If you’d like to protect your legal business name, DBA, product names or other intellectual property on a national level, then you will need to consider trademarking. In order to trademark a business name, you need to submit an application with the U.S. Patent and Trademark Office. Keep in mind that the world of trademarks is highly complex, and you may need to hire a trademark attorney or take the USPTO training course before you submit your application.
Understand the Basics of Trademarks
Trademark registration ensures federal protection for your business and product names and logos. You can trademark a word, phrase, slogan, symbol, design or combination of those elements for exclusive rights to their use. A trademark tells other businesses that these elements are from your business and cannot be used by others. It also tells your customers that the products come from your business, not from a different one.
Trademarking your business or product names helps you establish your company brand. If you use your names consistently, then consumers will associate your products with your brand. This could help them make a decision to purchase your product over a competitor.
While anyone from a small business to a corporation can register a trademark, keep in mind that trademarks offer protection within your industry. In theory, you could use a trademarked name from another industry but only if it doesn’t confuse customers and make them think the product is affiliated with the other company. You cannot use a trademarked name from a different industry if it is famous. For example, you couldn’t use the name "Nike" or "Google" for your flower shop because those names are widely known.
Why Register a Trademark?
There are many benefits to registering your trademark:
- When you register your trademark with the USPTO, you establish the exclusive legal trademark rights to use that mark over other businesses across the country.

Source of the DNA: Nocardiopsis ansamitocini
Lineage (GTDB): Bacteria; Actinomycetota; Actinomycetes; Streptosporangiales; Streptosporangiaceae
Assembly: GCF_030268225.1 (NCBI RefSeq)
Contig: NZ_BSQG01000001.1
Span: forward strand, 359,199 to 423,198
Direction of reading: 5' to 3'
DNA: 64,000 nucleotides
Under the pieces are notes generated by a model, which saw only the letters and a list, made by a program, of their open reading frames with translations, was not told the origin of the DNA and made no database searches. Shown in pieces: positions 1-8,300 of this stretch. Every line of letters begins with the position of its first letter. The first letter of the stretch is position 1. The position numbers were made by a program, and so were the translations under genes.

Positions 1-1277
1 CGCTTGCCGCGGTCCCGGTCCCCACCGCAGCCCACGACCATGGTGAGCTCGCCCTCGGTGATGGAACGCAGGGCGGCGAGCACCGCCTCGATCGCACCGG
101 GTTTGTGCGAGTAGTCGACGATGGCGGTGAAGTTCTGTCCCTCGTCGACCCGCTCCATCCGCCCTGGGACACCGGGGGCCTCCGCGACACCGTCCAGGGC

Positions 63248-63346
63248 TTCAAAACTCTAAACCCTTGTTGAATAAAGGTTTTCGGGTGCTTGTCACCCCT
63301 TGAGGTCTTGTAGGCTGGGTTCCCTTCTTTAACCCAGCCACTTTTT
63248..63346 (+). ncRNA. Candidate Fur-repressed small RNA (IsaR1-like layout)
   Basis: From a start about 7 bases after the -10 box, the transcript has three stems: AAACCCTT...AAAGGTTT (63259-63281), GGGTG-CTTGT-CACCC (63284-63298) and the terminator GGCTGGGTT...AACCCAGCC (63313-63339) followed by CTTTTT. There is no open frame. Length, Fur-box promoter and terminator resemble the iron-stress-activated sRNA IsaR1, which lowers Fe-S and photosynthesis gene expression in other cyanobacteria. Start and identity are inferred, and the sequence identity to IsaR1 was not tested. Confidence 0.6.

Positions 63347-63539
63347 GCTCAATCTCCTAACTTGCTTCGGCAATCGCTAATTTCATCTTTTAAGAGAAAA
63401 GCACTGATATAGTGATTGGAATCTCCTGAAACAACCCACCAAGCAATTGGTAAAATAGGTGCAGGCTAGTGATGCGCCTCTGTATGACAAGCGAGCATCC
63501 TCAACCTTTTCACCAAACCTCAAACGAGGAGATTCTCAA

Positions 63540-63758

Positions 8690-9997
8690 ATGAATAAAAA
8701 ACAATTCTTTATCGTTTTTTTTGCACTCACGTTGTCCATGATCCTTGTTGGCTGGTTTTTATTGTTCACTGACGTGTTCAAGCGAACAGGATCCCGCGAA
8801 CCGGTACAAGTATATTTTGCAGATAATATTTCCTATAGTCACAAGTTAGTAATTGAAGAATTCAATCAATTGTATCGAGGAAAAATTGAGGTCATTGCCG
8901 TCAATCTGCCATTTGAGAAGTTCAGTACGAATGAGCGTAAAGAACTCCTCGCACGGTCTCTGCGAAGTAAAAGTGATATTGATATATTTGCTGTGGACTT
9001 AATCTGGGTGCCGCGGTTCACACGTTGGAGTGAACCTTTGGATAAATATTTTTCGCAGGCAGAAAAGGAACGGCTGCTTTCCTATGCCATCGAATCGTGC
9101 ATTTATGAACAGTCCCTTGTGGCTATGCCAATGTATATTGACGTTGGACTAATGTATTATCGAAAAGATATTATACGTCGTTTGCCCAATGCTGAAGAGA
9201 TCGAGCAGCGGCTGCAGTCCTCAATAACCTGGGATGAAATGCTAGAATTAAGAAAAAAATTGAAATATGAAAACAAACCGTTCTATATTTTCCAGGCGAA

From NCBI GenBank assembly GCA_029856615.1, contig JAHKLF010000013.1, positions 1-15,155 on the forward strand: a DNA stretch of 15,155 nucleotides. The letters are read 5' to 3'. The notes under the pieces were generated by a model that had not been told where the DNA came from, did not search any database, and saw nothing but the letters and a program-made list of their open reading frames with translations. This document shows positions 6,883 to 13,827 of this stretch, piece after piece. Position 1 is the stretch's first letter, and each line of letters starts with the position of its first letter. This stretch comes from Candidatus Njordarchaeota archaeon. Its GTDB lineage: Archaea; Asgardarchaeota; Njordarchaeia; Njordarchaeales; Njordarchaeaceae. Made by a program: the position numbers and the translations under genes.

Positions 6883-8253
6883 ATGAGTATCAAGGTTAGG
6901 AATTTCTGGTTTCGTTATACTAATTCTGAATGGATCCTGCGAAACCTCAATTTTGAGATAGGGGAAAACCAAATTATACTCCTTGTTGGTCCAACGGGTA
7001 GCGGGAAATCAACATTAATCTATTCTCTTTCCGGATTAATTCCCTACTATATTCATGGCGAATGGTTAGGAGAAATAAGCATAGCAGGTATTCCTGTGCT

- You have legal ownership of the mark when you register it federally. This provides the trademark owner with benefits when you need to enforce your rights.
- The public, including consumers and competitors, can see that you have registered with the USPTO when they are searching the database.
- If anyone else wants to use the same or a similar mark, he will not be able to register it with the USPTO if you have already registered it.
- Trademark protection allows you to use the trademark symbol with your mark, which is a small "R" inside a circle, to let everyone know that your mark is trademarked with the USPTO.
Hire a Trademark Attorney
The application process for trademark filing is a complex legal process that is governed by U.S. law. If you’re a foreign applicant, you’re required by the USPTO to have a U.S. attorney represent you. While this is not required for domestic applicants, it is strongly encouraged by the USPTO. It’s best to work with an attorney who specializes in trademark law to work through the application; do not accept legal advice from a nonattorney or a foreign attorney for this important process.
In addition to hiring a trademark attorney, the USPTO recommends that applicants work through the TEAS new-applicant tutorial, which provides guidance on the steps you need to take in order to correctly fill out your application. Because the trademark application is a legal proceeding, there are strict rules and regulations on how to complete the process. You also have to be mindful of the strict deadlines and timelines.
Identify Your Mark and Products
You can only file a trademark if it is both federally registerable and legally protectable. If it isn’t, then it’s likely that your application to trademark will be rejected by the USPTO. A strong trademark needs to avoid the likelihood of confusion for consumers. If the mark is too similar to an existing one in the same industry, consumers may think they come from the same source.
There are a number of concepts to keep in mind when selecting the mark you want to use:
- The mark must look and sound different from any other mark in your industry to avoid confusion.